Citycare Water’s Directional Drilling Team has increased its scope with the addition of a new American 10x15 Vermeer directional drill to its kit in Taranaki.
This eight-strong team of specialists is based in New Plymouth but can travel throughout the region and lower North Island to share their expertise and operate three directional drills for clients.
Jobs the team are involved in include installation of electricity, water, sewer, telecommunications, and gas ducting.
Usually the work focuses on upgrading aged infrastructure in existing streets, but they’ve also recently been assisting with ward upgrades at Taranaki Base Hospital, ensuring the medical and support teams have access to the latest technology and data through new cabling coming in from the road outside.
The first job for the new drill was a water pipe lateral replacement in New Plymouth and it’s also booked for some night work, when there’s less traffic on the roads, to install power ducting across the state highway.
The Drilling Team Senior Construction Foreman Jerome Edwards says all three directional drills can be used simultaneously if the opportunity arises.
With good ground conditions, the machines can drill a distance of 100 metres at a time.
Basically, the directional drill creates the hole in the ground for the ducting and then pulls the ducting back through. The ducting consists of polyethylene (PE) coils up to 180mm in diameter.
Sometimes clients also utilise the crew to assist to haul the cables through the ducting as the final step in the process.
“The beauty of it is you have minimal ground disturbance,” Jerome says.
However, it can be tricky to work around the existing infrastructure and maths skills are required for working out the percentages for the locating part of the job.
The roles on site are divided between the operator, who controls and steers the drill, the locator who uses the wireless detector to constantly focus on the depth and direction of the drill, and other team members working ahead of the drill to pothole or locate the existing services to avoid.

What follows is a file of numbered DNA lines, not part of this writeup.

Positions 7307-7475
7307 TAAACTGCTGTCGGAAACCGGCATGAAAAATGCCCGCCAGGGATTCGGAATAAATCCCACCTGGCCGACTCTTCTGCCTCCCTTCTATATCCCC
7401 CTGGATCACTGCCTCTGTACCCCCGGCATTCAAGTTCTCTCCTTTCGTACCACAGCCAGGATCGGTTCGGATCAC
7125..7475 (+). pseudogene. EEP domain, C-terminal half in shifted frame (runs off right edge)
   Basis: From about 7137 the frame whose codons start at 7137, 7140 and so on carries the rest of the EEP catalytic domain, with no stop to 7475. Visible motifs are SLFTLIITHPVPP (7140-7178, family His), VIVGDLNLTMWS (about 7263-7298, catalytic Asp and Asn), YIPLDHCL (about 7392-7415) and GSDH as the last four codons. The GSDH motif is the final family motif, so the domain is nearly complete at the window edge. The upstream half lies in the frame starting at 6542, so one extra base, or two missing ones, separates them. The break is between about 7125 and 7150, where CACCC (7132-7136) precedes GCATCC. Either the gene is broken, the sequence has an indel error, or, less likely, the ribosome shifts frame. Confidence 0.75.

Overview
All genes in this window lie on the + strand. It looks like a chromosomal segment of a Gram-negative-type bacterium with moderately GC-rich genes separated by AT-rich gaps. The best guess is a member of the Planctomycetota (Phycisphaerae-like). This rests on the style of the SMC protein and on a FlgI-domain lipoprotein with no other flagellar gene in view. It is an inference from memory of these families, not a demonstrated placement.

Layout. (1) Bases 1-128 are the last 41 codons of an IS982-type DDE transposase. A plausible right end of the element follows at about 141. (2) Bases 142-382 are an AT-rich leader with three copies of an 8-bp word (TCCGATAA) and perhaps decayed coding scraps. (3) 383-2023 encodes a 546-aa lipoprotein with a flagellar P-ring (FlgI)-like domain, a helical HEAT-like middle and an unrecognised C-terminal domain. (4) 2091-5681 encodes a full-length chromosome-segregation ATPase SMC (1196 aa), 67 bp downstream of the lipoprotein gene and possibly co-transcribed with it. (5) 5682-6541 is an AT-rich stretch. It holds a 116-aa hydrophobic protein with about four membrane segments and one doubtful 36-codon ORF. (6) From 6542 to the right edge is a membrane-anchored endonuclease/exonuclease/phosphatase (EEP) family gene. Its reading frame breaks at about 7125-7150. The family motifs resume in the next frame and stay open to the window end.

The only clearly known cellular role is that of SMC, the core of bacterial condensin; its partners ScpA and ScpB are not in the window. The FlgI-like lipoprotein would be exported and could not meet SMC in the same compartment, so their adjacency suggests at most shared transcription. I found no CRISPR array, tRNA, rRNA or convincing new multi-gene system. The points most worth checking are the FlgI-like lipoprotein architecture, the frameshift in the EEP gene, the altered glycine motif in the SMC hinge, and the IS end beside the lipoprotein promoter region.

All these roles are vital to the operation of directional drills and an understanding of hydraulics and the limits of the machines is important.
Most of the team have already qualified for, or are working towards, a Level 4 Infrastructure ticket.
Water is a crucial component of much of the directional drilling team’s work and they often have a water truck alongside.
That’s because the drill head, or sond, heats up, particularly when the ground conditions are rocky or sandstone. Water is channelled through two jet nozzles on the drill head and used for cooling, plus water lubricates the path of the drill and breaks down clay to make pulling the ducting back through easier.
A cutting tool can also be swapped out for the drill head and that is useful for stormwater jobs when a wider hole is required to be drilled. In that situation, the water lubrication creates a slurry of mud and makes it easy to pull the ducting through.
Working on the directional drill in Taranaki are Foreman Mykel Eynon and Drilling Operator Mcleod Ryder.
Pictured with the new drill from left are Citycare Water Drilling Team Senior Construction Foreman Jerome Edwards, David Stewart (from the drill manufacturer Vermeer), and Dan Wharepapa (Citycare Water Drilling Foreman).
And, ducting installed with the directional drill.
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